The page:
There’s a good reason the majority of the biggest box office films of all times are fantasies like Star Wars and Lord of the Rings etc…There are just times when we need a break from the grimmer elements of life in the 21st Century. During the height of the Great Depression Hollywood gave the movie going public double doses of comedies and musicals thus monetizing the need of the general public for relief from things like economic collapse and the rise of National Socialism.
On that happy note and with the Korean peninsula looking more like a keg of dynamite in an old Warner Brothers cartoon with a lit fuse sizzling toward its epicenter, I have found my own little island of repose in the BBC series Doc Martin.
I have come late to this series. A little research tells me quite late, as it has been in some form of production for nearly 10 years. My wife and I discovered it only a few short months ago as it runs on PBS and although it takes place in a quainter than quaint English seas side village, there is a not a ghastly murder to be solved by a quirky detective every week. Which kind of makes it unique among quainter than quaint English villages one normally sees on PBS since most them have incredibly high murder rates that need to be solved by eccentric detectives of varying stripes.
There is just Doc Martin and a cast of eccentric inhabitants of the village of Portwenn. The actual location is somewhere in Cornwall, England and I want to live there. If you have seen the show you would know why.
It is probably a solid justification for me to seek therapy that I can be so enchanted and enthralled with a show like Doc Martin and equally enamored by the ultra-violent 180 degrees different series Breaking Bad. There are drugs in Doc Martin but they usually prescribed under a doctor’s supervision and as yet, no cartels or Pollos Hermanos chicken franchises have opened in Portwenn.
The show has no major theological themes other than one of the trials and tribulations of love but that is not to say the show is without conflict. You have a doctor with a blood phobia who was raised by distant parents that left him damaged to the extent that he has a difficult time relating to his wife…who he obviously deeply loves but never seems to fail in doing the wrong thing when it comes to their relationship. He not only doesn’t suffer fools, but his patience half-life can be measured in micro-seconds. Put this personality into a village full of eccentrics and you will have enough conflict and subplots to drive a series like this almost in perpetuity.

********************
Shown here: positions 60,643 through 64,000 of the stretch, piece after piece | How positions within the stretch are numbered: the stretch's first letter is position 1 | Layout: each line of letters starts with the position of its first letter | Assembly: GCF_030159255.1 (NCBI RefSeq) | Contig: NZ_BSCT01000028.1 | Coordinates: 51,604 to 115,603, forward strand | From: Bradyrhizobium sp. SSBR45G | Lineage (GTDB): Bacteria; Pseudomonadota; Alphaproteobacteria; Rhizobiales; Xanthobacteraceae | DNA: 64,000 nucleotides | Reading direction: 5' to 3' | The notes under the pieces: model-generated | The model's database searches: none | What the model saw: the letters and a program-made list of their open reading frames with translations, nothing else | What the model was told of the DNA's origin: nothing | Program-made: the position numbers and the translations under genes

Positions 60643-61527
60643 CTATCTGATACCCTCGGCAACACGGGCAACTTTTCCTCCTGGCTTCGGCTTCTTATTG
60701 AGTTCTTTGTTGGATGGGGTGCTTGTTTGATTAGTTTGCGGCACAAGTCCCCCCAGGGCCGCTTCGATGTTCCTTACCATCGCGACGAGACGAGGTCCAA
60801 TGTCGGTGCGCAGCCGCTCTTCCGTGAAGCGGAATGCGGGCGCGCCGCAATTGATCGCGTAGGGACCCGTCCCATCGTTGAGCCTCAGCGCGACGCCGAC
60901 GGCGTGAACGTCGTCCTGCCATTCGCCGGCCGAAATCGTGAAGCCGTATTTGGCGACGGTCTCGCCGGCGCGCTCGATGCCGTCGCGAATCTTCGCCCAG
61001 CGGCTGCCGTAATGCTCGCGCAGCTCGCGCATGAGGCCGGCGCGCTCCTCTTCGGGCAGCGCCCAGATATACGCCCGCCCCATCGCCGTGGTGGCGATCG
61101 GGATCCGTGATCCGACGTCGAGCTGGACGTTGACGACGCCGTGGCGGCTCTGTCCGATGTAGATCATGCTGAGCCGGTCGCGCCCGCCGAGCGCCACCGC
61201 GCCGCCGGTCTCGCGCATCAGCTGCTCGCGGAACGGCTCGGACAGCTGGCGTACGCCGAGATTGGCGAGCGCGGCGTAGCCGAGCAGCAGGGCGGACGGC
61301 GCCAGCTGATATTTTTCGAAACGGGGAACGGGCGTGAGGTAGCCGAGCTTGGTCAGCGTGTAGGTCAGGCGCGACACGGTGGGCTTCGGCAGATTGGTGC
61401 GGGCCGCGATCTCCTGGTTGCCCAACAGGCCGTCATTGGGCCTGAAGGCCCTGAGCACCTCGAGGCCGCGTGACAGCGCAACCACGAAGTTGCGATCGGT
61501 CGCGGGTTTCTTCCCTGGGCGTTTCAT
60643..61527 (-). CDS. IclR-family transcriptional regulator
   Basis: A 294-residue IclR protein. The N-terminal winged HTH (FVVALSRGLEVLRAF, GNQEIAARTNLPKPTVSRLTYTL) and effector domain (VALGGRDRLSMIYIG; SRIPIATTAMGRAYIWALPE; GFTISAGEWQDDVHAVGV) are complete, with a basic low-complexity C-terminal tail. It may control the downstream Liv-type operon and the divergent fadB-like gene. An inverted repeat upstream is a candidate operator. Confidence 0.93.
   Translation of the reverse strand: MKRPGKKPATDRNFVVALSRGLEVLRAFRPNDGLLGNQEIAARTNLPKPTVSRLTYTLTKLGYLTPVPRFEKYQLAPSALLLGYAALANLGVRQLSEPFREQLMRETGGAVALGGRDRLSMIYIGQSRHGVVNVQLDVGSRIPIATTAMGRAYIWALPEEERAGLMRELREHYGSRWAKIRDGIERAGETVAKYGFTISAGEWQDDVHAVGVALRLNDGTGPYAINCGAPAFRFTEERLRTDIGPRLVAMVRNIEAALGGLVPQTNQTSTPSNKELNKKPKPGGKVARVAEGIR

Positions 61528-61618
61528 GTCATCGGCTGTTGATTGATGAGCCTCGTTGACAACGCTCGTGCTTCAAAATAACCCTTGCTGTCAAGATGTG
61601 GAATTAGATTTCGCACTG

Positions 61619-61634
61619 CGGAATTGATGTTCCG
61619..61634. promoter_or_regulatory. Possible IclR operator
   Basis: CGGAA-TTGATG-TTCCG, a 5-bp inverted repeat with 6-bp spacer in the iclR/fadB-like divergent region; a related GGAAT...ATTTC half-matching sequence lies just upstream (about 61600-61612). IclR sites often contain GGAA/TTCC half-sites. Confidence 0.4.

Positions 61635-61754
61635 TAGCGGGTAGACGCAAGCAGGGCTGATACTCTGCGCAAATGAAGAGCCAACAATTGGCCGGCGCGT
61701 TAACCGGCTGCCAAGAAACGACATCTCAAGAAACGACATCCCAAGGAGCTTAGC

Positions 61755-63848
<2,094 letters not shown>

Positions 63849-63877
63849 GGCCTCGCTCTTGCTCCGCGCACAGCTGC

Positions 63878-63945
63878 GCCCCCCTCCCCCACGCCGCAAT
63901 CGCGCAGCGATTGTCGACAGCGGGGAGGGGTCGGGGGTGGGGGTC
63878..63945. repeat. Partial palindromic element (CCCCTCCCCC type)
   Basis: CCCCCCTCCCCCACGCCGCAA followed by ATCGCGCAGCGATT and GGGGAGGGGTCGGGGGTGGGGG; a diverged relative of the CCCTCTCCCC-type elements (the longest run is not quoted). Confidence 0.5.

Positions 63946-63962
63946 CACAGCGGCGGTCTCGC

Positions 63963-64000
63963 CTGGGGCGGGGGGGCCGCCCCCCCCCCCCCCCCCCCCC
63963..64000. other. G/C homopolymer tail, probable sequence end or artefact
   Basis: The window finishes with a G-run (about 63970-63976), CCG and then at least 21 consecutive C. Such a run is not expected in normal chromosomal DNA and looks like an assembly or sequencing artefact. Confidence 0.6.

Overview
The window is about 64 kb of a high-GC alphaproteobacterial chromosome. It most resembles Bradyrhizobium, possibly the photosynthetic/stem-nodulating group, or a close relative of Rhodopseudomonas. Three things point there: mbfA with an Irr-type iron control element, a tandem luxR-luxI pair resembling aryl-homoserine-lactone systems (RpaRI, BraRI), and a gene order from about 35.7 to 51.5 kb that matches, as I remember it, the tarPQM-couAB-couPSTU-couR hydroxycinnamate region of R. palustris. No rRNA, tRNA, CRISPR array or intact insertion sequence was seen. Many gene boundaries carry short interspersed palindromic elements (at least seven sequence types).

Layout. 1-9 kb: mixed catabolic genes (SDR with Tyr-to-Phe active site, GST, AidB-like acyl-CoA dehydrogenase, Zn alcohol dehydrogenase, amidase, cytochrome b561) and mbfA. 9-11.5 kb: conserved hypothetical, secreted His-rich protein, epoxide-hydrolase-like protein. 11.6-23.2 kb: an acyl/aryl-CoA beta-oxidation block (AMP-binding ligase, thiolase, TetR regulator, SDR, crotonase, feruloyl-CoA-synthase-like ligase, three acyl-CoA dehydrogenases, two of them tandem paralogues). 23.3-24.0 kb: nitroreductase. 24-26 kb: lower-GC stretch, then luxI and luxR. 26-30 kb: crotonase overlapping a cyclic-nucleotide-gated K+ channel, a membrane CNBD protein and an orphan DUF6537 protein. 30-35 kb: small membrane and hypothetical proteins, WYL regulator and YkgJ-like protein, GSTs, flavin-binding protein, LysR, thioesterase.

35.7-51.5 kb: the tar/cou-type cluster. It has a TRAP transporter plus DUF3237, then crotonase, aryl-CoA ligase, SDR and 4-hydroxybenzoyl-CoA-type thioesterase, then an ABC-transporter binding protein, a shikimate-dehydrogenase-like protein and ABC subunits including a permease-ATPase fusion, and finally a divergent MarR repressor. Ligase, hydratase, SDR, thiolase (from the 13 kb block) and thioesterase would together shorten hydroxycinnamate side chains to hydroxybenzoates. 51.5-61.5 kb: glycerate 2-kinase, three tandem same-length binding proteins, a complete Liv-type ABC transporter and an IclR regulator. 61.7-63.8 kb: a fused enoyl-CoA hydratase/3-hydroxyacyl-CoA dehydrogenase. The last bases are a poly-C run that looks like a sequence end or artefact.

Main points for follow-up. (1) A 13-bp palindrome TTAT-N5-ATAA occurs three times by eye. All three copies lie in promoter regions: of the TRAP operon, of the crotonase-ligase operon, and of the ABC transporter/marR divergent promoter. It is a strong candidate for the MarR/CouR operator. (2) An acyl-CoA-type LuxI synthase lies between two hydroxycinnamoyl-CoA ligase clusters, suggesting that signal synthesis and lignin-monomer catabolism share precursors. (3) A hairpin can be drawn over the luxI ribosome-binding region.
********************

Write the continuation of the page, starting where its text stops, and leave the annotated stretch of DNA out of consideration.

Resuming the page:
Maybe Doc Martin is my methadone for my Breaking Bad addiction. Or maybe I’m just exchanging one habit for another…if I am, at least my new habit is a little healthier. My wife refused to watch Breaking Bad…But she is equally fixated on Doc Martin as I.
Just as in Breaking Bad, I find myself looking forward to each episode of Doc Martin and consume it in a traditional manner. I could go to my computer and catch up on episodes I have missed…especially since it is a show that has been in production for nearly a decade…But instead, I wait patiently each week and watch it on Thursday nights on TV. It is also probably telling of our difficult times that Doc Martin is more or less a fantasy. Not in the Star Wars or Lord of the Rings epic/mystical sense, but uniquely “unreal” in its gentleness.
The structure of the show allows the most casual viewer to thoroughly enjoy each segment of the series without having to know all the back stories. But the more you watch the more one wants to learn. Eventually, I’ll have to resort to 21st century technology and go back in time and catch up and discover exactly how Doc Martin got where he is. So leave the pending nuclear capabilities of Pyongyang and the latest Facebook diatribe against one domestic political party or the other behind and pay a visit to Portwenn where Doc Martin will provide respite - f commercial free — on PBS every Thursday night.
Check your troubles at the door and enjoy the breeze.